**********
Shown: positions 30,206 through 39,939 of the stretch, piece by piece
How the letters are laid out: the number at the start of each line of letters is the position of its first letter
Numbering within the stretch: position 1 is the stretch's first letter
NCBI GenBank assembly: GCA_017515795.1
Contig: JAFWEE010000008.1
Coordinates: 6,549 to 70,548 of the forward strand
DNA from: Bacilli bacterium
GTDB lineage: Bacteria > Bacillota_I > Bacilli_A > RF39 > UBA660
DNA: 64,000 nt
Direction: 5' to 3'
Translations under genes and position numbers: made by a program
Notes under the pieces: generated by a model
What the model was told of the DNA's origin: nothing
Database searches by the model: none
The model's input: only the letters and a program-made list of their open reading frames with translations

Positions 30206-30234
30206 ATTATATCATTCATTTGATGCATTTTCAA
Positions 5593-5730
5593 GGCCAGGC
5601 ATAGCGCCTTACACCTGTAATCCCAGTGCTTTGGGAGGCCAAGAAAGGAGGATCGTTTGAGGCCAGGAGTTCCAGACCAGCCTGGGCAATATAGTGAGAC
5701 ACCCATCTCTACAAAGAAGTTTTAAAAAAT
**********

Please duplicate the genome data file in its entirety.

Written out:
Shown: positions 30,206 through 39,939 of the stretch, piece by piece
How the letters are laid out: the number at the start of each line of letters is the position of its first letter
Numbering within the stretch: position 1 is the stretch's first letter
NCBI GenBank assembly: GCA_017515795.1
Contig: JAFWEE010000008.1
Coordinates: 6,549 to 70,548 of the forward strand
DNA from: Bacilli bacterium
GTDB lineage: Bacteria > Bacillota_I > Bacilli_A > RF39 > UBA660
DNA: 64,000 nt
Direction: 5' to 3'
Translations under genes and position numbers: made by a program
Notes under the pieces: generated by a model
What the model was told of the DNA's origin: nothing
Database searches by the model: none
The model's input: only the letters and a program-made list of their open reading frames with translations

Positions 30206-30234
30206 ATTATATCATTCATTTGATGCATTTTCAA
Positions 5593-5730
5593 GGCCAGGC
5601 ATAGCGCCTTACACCTGTAATCCCAGTGCTTTGGGAGGCCAAGAAAGGAGGATCGTTTGAGGCCAGGAGTTCCAGACCAGCCTGGGCAATATAGTGAGAC
5701 ACCCATCTCTACAAAGAAGTTTTAAAAAAT